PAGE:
Category Archives: State & Local Finance

GSA authorized to help state and local governments purchase equipment

Source: American City and County Local Government Update, Vol. 8 No. 29, July 7, 2008

The U.S. General Services Administration (GSA) has been authorized to help state and local governments purchase homeland security equipment, such as alarm systems, facility management systems, and law enforcement and fire fighting equipment. Under the Local Preparedness Acquisitions Act, signed by President Bush on June 25, the GSA may now allow state, local and tribal governments to participate in its cooperative purchasing program to buy the equipment at discounted rates.

Report explores funding for state retiree health care benefits

Source: American City and County Local Government Update, Vol. 8 No. 29, July 7, 2008

A new report from the Washington-based Center for State and Local Government Excellence explores some of the ways states are moving from a pay-as-you-go approach to funding future retiree health care benefits to one that addresses unfunded liabilities and rising health care costs. The center prepared the report, “Balancing Dollars and Health Sense: A Framework for Decision Making on Funding State Retiree Health Care Benefits,” in response to a request from the Michigan House of Representatives for research on retiree healthcare funding options in light of the state’s $22.7 billion in unfunded retiree health care obligations.

State and Local Government Pension Plans: Current Structure and Funded Status

Source: Barbara D. Bovbjerg, Government Accountability Office, GAO Report GAO-08-983T, July 10, 2008

From the abstract:
Millions of state and local government employees are promised pension benefits when they retire. Although these benefits are not subject, for the most part, to federal laws governing private sector benefits, there is a federal interest in ensuring that all American have a secure retirement, as reflected in the special tax treatment provided for private and public pension funds. Recently, new accounting standards have called for the reporting of liabilities for future retiree health benefits. It is unclear what actions state and local governments may take once the extent of these liabilities become clear but such anticipated fiscal and economic challenges have raised questions about the unfunded liabilities for state and local retiree benefits, including pension benefits. GAO was asked to report on (1) the current structure of state and local government pension plans and how pension benefits are protected and managed, and (2) the current funded status of state and local government pension plans. GAO spoke to a wide range of public experts and officials from various federal and nongovernmental entities, made several site visits and gathered detailed information about state benefits, and analyzed self-reported data on the funded status of state and local pension plans from the Public Fund Survey and Public Pension Coordinating Council. …….. . Many experts consider a funded ratio (actuarial value of assets divided by actuarial accrued liabilities) of about 80 percent or better to be sound for government pensions. We found that 58 percent of 65 large pension plans were funded to that level in 2006, a decrease since 2000 when about 90 percent of plans were so funded.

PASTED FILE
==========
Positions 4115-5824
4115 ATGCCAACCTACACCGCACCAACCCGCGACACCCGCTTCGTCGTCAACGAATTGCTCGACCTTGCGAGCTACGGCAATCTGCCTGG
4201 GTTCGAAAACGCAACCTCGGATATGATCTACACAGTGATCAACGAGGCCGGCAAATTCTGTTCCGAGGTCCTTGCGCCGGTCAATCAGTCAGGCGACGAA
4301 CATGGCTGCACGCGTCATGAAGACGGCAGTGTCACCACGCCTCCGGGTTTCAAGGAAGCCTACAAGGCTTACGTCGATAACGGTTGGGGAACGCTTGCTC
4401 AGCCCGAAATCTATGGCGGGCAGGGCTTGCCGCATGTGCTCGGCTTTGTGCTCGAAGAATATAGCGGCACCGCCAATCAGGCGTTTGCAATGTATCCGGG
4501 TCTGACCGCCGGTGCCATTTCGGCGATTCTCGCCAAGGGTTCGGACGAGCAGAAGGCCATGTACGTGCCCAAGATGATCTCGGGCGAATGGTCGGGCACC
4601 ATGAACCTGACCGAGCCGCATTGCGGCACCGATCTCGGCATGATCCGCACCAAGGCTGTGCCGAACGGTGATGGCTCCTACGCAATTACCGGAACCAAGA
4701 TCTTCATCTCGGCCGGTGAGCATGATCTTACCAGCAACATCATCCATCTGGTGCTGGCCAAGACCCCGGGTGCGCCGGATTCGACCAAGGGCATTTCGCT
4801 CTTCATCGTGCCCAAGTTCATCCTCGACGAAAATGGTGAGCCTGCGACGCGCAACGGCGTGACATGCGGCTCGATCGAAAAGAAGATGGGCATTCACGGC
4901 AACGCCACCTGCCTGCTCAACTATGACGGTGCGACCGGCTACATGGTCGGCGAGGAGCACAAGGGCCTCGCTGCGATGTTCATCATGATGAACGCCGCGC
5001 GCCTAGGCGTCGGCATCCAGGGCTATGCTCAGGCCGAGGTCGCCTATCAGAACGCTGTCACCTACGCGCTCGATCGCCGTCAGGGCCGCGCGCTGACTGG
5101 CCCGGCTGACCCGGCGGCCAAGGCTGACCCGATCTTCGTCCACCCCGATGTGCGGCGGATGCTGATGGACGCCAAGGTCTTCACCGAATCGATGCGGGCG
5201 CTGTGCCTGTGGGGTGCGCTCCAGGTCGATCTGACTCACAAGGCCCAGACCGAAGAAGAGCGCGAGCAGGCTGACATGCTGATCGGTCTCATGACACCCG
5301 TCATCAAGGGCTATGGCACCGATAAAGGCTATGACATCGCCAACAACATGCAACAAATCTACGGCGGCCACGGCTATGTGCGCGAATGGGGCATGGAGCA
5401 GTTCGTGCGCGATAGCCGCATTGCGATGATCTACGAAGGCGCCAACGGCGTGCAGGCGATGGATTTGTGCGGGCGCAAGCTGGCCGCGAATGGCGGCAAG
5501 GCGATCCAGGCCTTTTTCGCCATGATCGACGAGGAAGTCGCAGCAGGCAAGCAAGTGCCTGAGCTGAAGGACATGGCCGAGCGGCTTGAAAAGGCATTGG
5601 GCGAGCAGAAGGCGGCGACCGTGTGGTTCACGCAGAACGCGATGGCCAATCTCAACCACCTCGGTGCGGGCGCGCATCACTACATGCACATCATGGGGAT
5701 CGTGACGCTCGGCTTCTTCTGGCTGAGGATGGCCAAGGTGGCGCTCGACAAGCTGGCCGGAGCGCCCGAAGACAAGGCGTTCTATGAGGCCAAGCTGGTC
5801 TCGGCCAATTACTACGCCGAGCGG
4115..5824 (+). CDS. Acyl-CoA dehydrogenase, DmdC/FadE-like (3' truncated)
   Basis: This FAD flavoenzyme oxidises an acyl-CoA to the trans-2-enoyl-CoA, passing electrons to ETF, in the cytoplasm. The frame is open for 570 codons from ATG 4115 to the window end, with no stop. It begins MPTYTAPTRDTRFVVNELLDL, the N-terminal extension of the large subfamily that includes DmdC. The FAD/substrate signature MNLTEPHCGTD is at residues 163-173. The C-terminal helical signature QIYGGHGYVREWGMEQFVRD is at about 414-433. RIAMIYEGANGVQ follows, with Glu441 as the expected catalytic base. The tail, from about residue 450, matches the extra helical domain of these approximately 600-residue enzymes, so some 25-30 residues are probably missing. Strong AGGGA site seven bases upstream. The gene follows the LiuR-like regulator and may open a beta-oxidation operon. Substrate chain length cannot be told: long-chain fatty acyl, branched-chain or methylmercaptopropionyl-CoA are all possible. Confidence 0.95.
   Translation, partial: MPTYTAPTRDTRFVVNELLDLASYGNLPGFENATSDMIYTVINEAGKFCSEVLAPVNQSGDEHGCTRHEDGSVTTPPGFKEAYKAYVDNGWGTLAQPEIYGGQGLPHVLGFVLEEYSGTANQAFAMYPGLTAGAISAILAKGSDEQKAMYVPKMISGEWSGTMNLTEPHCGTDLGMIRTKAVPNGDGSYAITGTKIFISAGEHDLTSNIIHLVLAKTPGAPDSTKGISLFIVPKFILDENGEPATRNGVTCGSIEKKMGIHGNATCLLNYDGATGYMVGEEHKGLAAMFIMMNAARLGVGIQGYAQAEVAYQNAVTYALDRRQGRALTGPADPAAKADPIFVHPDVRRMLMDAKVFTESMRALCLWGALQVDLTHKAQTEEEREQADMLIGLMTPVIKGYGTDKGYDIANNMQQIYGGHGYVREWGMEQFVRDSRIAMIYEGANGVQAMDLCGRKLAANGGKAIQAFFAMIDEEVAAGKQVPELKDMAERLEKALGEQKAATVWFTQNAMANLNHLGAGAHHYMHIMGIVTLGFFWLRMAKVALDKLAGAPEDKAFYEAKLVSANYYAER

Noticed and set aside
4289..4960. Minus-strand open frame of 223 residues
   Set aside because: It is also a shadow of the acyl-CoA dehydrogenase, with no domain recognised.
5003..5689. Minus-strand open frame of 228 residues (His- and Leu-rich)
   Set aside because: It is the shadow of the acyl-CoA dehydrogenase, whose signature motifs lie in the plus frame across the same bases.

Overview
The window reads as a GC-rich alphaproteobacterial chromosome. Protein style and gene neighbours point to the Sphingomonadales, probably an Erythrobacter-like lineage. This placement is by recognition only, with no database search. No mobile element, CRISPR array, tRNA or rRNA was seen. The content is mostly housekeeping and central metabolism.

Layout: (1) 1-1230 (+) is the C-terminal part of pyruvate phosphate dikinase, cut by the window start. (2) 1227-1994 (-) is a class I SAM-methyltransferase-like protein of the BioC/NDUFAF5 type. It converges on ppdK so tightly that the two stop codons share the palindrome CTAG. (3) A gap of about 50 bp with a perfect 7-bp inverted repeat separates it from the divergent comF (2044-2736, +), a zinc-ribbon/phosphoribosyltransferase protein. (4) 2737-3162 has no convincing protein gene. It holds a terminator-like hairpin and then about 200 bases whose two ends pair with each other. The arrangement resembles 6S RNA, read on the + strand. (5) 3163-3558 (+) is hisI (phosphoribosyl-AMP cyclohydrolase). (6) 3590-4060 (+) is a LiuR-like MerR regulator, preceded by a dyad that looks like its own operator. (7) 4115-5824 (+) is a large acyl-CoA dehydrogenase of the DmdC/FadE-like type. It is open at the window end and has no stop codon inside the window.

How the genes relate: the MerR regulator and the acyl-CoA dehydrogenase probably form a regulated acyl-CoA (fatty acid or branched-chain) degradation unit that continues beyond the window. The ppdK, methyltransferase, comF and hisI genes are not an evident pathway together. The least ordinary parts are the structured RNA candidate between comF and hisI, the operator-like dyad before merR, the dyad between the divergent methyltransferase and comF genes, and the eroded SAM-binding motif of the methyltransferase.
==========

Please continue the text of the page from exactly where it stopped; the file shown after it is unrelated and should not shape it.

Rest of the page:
See also:
Highlights

Preventing Local Government Fiscal Crises: Emerging Best Practices

Source: Charles K. Coe, Public Administration Review, Volume 68 Issue 4, July/August 2008
(subscription required)

From the abstract:
What type of oversight should states exercise over local units in order to prevent fiscal crises? This article discusses a sequence of three best practices that some states use to prevent fiscal emergencies. They first monitor local government finances to predict fiscal distress. After detecting signs of fiscal distress, states actively assist local units in ameliorating the problem. Finally, assistance notwithstanding, if a situation becomes grave, states require local units to take strong remedial measures, including increasing taxes and reducing expenditures.

$228 Million Paid to County Governments as Compensation for Lost Taxes on Federal Lands

Source: U.S. Department of the Interior, Press release, June 12, 2008

Secretary of the Interior Dirk Kempthorne announced today that local governments with tax-exempt federal land in their jurisdictions will receive $228.5 million this year in compensation for forgone tax revenue.